In a final week of campaigning for election day, 4th District Congressional candidate JD Scholten “stood tall for all” under an overcast sky Monday evening for one of his final tours of 2020.
While standing tall is not hard to do in the bed of a truck at six-foot-two, the unseasonably freezing weather made it undoubtedly less appealing in the Fort Museum and Frontier Village parking lot, where about 25 cars listened to the Democratic challenger over the radio.
With polling and political forecasts in other districts predicting another “blue wave” in Congress this year, Scholten remains optimistic even after many have written off his campaign in a district where registered Republicans substantially outnumber Democrats.
The candidate said internal polling shows a closer race than the most recent one from Monmouth University, which shows state Sen. Randy Feenstra leading 48% to 43%.
But in the home stretch, the former baseball player told The Messenger that he does share one trait with U.S. Rep. Steve King, the soon to be ex-congressman since Feenstra ousted him in the Republican primary. Scholten believes the race for a district that has eluded Democrats for decades may be less about party affiliation than it is about establishment attitudes rooted in northwestern Iowa.
“If you take all the controversy and racism aside, (King) was anti-establishment,” Scholten said. “We’re anti-establishment, so we’ve picked up a lot of votes. … The history of this district is more anti-establishment than anything else.”
In his 374-town tour — a service mark formerly touted by King before his final victory against Scholten — Scholten said their campaign has met over 700 former King supporters who have voted for him or are about to vote for him this year.
But despite his campaign’s high note of building a grassroots campaign from scratch in a district with dilapidated Democratic outreach infrastructure, Scholten regretted that the campaign still hasn’t managed to shake the stigma that lingered over it two years ago.
“There’s a perception that this race is not winnable,” he said. “The last cycle and this cycle are parallels.”
At this point in the last campaign, his internal polls showed him within 1% of King, spurring a burst of fundraising that helped him finish three points away from King — closer than any Democratic candidate ever got to defeating the incumbent.
The latest internal poll with the Feenstra campaign, cited by the Sioux City Journal on Oct. 15, showed a 23-point lead over Scholten. Scholten’s own internal poll showed him trailing Feenstra by five points.
This time, he said their campaign is much better off, despite the choice to decline Democratic Congressional Campaign Committee (DCCC) funds. As attack ads on the airwaves attempt to disparage other statewide Democratic candidates through ties to House Speaker Nancy Pelosi, Scholten believes that the move reinforced his campaign’s anti-establishment image in a way that could be a key part to winning voters with a registration disadvantage.
On the last two campaign trails, he’s gone out of his way to distance himself from the party leader being weaponized against Democrats who accept party campaign funding. Scholten told The Messenger that a big part of his run has required that he articulate himself as a candidate — a populist reflection he said does not mirror how the Democratic Party is characterized, particularly as it’s characterized by conservative pundits.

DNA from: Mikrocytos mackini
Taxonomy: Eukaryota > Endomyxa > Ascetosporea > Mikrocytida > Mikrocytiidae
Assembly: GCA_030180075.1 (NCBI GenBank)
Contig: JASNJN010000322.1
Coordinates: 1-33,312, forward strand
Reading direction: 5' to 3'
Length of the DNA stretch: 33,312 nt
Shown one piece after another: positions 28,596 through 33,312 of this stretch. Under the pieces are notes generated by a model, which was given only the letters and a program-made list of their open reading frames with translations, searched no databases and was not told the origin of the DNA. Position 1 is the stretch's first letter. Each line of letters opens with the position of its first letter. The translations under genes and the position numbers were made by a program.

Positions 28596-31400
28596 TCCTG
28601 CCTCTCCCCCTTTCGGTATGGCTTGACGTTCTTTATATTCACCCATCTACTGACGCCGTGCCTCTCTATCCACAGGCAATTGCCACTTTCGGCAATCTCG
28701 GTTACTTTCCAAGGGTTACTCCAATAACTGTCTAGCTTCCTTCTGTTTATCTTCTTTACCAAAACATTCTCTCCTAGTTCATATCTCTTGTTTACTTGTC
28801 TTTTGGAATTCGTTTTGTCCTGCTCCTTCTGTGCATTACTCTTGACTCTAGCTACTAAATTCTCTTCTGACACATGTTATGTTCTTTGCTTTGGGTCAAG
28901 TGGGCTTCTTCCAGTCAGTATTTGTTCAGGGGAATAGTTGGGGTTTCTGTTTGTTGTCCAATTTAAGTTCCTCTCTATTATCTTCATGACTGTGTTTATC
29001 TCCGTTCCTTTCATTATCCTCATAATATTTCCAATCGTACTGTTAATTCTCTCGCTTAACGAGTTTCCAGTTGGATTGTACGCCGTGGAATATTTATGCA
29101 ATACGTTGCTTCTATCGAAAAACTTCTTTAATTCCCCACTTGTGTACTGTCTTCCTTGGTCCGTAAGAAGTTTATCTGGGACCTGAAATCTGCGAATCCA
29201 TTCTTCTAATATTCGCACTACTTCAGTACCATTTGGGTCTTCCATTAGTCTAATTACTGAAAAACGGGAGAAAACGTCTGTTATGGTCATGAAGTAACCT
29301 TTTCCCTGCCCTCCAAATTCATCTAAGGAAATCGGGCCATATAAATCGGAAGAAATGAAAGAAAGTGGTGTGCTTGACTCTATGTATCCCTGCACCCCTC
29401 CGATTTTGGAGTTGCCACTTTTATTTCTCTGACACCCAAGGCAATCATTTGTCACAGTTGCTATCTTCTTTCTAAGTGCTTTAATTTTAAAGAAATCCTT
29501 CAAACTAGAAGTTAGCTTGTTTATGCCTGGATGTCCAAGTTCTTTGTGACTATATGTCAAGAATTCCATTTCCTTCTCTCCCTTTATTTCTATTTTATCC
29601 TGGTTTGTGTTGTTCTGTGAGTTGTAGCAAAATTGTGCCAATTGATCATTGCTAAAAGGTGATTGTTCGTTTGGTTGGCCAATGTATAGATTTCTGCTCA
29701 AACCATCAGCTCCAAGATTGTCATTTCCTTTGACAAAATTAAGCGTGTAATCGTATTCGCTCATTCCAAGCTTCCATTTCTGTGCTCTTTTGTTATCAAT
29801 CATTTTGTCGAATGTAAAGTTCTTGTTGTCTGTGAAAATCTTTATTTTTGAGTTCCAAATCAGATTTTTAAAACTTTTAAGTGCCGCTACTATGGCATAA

“(The DCCC is) looking for somebody who’s just going to be a puppet for the establishment,” Scholten said from Sioux City Sue, the humble RV that Scholten has called home for the last two campaign cycles. “The fact that I turned down the DCCC, the fact that I want change in leadership, just shows that I’m willing to take on my party if need be.”
Besides, he said, fundraising a campaign dictated from Sioux City wouldn’t have made it possible for him to reach voters in the approach he’s taken. Standing on an F-150 truck bed was his manifestation of retail politics that seemed to warm the small crowd on a cold night, where horn honks were the new applause.
And the applause was plentiful for a small speech that packed a punch by excoriating the status quo maintained by Washington policies he said don’t work in rural Iowa’s favor. Among Scholten’s most popular applause lines were calls to scrap the income cap on Social Security contributions, match the fervor of other global competitors seeking to beat America’s economy and make life in rural America feasible.
As the U.S. Senate confirmed Amy Coney Barrett to the Supreme Court, cementing a 6-3 conservative majority expected to hear a challenge to the Affordable Care Act after Election Day, Scholten said Congress must work to ensure health care protections for those with preexisting conditions — the number of whom is expected to skyrocket in light of the pandemic.
“We are the wealthiest nation in the world and have far too many people that rely on begging to pay for their medical costs,” he said to the lot after making note of the same gas station collection jars he has talked about since his 2018 bid.
“We’ve got to focus on each other. We gotta focus on people. That’s why I’m sick of these career politicians going to D.C. and leaving the rest of us behind,” Scholten said to the loudest honks of the evening. “When I get elected, I’m not selling out. … At the end of the day, I will come back and look you in the eye on every single issue.”
While D.C. policies continue to favor Wall Street rather than Main Street metrics, Scholten said that “we need working class candidates out there who understand the needs of the district, who show up for the needs of the district and the people.”